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At Trader Joe’s, “S” is for Salmonella (and Stupid)

February 24, 2010

March 4 Update:  The FDA has announced a spate of food recalls due to salmonella contamination of  hydrolyzed vegetable protein (HVP), an ingredient used in thousands of foods.  A Trader Joe’s salad dressing is one of the recalled products, leading some to ask if the company intends to fully inform its consumers about the nature of the potential health issue involved.

Say your young child is sick, very sick. Earlier in the day, you noticed a sign at the grocery store about a food recall of a product your child eats. The recall notice said the product could cause a serious food-borne illness. You rush your child to the doctor, and the doctor asks you what illness was specified on the sign.

And you tell the doctor, the sign didn’t say.

As a result, proper treatment for your sick child will be delayed, simply because the store failed to adequately inform you about the nature of the problem. This could mean more suffering, or worse, for your child.

Let’s hope this is only a hypothetical situation. But sadly, today at Trader Joe’s, signs at the store inform shoppers of the risk of “a serious food-borne illness” linked to the company’s house-brand Chocolate Chip Chewy Coated Granola Bars. But the store signs fail to inform people that salmonella, which can cause hospitalization and even death, is the culprit.

(Take Action)

Yesterday, I exchanged a series of emails and had a phone conversation about this with Matt Sloan, a VP of Marketing at Trader Joe’s. I implored him to simply add the word “salmonella” before the phrase “a serious food-borne illness” in their store signs. I stressed that the most important information a doctor can have is the specific illness a patient may be suffering. I noted that this simple change could alleviate suffering if a child was sickened by the product.

He replied that Trader Joe’s has found that too much complicated information would only confuse shoppers.

In other words, Trader Joe’s thinks its customers are too stupid to understand the word “salmonella.”

Now, I don’t think that’s true, but if you do, please send Matt a note to say “thanks” for treating you like a dim-wit who can’t handle the full information that your doctor may need to properly treat an illness.

But if you’re like me, and you’re shocked that Trader Joe’s refused to make this simple change to their store signs (a process which would cost them nothing and likely take less than 30 minutes of staff time to accomplish), please urge them to reconsider by emailing Trader Joe’s CEO Dan Bane and VP Matt Sloan. Click here for email addresses for Dan Bane and Matt and a suggested sample email to them (that you can cut and paste, and/or edit as you like).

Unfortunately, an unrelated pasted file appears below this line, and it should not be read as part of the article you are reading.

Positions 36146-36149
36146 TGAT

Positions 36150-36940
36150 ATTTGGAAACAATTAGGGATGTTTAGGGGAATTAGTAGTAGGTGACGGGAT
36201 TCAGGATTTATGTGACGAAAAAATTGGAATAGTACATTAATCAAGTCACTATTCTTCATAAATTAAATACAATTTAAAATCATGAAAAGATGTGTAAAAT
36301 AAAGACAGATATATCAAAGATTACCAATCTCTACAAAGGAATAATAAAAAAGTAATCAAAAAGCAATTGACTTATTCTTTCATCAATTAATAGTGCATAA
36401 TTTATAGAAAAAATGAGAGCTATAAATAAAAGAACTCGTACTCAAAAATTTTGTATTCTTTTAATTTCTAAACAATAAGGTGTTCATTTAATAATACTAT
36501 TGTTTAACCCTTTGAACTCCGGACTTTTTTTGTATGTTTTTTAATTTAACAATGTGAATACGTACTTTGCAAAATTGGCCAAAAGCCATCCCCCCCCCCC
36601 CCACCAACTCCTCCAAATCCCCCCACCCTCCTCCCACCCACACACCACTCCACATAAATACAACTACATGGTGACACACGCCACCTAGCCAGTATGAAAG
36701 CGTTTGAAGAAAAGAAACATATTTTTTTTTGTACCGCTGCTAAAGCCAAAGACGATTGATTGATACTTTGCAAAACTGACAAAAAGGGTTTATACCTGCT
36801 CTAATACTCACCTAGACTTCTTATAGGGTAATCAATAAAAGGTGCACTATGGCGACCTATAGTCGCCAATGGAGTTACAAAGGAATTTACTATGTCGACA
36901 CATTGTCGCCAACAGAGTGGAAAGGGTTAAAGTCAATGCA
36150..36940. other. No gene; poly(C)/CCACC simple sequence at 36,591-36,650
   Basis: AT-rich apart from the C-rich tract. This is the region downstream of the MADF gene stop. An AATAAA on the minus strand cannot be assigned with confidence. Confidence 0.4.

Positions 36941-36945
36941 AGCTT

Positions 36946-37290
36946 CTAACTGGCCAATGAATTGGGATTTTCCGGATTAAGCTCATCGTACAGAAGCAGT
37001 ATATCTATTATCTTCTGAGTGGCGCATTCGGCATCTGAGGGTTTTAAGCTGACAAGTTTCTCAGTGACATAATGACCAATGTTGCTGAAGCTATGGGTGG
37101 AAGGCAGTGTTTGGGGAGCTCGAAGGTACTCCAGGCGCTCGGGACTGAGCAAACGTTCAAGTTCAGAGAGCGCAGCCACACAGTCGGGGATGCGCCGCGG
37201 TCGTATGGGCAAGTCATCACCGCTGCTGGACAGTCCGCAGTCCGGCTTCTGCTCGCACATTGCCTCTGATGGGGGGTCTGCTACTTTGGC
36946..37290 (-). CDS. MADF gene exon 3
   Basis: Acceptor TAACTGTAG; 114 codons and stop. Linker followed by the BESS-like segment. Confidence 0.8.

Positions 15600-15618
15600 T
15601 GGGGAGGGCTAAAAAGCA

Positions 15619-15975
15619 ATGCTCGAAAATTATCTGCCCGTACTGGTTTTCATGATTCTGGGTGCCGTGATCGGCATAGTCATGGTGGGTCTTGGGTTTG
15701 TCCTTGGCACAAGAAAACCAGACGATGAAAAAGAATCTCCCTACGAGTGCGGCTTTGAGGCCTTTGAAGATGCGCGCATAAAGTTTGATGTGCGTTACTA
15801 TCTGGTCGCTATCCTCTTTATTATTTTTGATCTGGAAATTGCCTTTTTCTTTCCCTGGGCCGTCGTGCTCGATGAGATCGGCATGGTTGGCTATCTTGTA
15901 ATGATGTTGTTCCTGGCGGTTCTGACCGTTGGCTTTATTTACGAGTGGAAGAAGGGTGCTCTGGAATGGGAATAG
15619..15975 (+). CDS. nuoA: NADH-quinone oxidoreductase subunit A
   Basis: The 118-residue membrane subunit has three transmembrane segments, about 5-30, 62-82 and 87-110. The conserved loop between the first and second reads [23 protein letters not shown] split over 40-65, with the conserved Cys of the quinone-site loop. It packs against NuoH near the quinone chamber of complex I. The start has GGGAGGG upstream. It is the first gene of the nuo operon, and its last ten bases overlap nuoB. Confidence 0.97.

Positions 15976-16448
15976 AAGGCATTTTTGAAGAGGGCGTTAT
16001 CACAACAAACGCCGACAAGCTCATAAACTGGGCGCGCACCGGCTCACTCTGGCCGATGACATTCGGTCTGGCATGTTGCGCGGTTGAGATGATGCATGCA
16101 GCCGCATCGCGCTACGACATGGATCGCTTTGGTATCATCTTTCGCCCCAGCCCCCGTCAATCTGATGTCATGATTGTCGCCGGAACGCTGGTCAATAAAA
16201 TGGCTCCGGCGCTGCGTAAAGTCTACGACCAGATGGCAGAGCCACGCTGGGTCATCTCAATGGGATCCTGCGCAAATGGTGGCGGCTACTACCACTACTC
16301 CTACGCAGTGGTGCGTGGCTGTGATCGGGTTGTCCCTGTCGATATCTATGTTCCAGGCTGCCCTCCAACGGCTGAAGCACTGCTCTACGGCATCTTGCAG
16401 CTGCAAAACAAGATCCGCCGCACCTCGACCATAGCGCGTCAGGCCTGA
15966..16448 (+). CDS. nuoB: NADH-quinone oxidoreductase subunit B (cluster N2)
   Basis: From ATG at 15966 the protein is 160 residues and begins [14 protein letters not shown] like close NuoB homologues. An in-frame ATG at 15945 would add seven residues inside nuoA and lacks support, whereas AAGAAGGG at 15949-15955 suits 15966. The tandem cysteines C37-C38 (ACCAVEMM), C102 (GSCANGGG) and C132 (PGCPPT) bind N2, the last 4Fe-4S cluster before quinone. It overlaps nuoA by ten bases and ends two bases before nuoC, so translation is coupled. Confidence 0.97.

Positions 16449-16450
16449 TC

5 Comments leave one →
  1. February 24, 2010 9:55 am

    It doesn’t really surprise me. I have a lot of issues with Trader Joe’s. They are an amazing marketing and branding machine. They’ve done an incredible job of associating their brand with “cheap AND healthy.” But the fact of the matter is, a lot of their food is the proverbial wolf in sheep’s clothing. Anyone who pays attention to ingredients…who reads a label…knows that Trader’s Joe’s produces and carries a lot of crap. Perhaps, the ingredients list is a tad shorter and a tiny bit less toxic than you’re average ShopRite brand packaged food, but it’s a far cry from whole, healthful food.

  2. February 24, 2010 1:09 pm

    Ridiculous, but not surprising. The laws about what stores and companies have to tell consumers are way too lax. I’d like to think this is an argument against processed foods, but with salmonella all over produce I guess it isn’t.

  3. Brett permalink
    February 24, 2010 2:21 pm

    The story is sad, but it made me smile. Consumers would be confused if you gave them to much information. Heck yes! So much so that they wouldn’t buy any of that junk. Wouldn’t that be a shame.

  4. November 27, 2011 1:49 pm

    Here it is 27 Nov 2011; and as far as I know, nothing more has been written about this. Did Trader Joe’s get enough flack that they finally included the word “salmonella” in their warning, or do they still have the same old attitude? A follow-up story would be nice. Is there still a danger of getting salmonella from Trader Joe’s products, or has the danger passed?

    As for my attitude toward Trader Joe’s view that their customers are primarily those with reading or learning disorders, I have never bought any of Trader Joe’s products; and now that I know how that company regards its customers, I never will.

    • cmargulis permalink
      November 27, 2011 3:03 pm

      no, the store has not changed its policy; a friend just last month told me of another recall of a Trader Joe’s product with an announcement that failed to disclose the cause.

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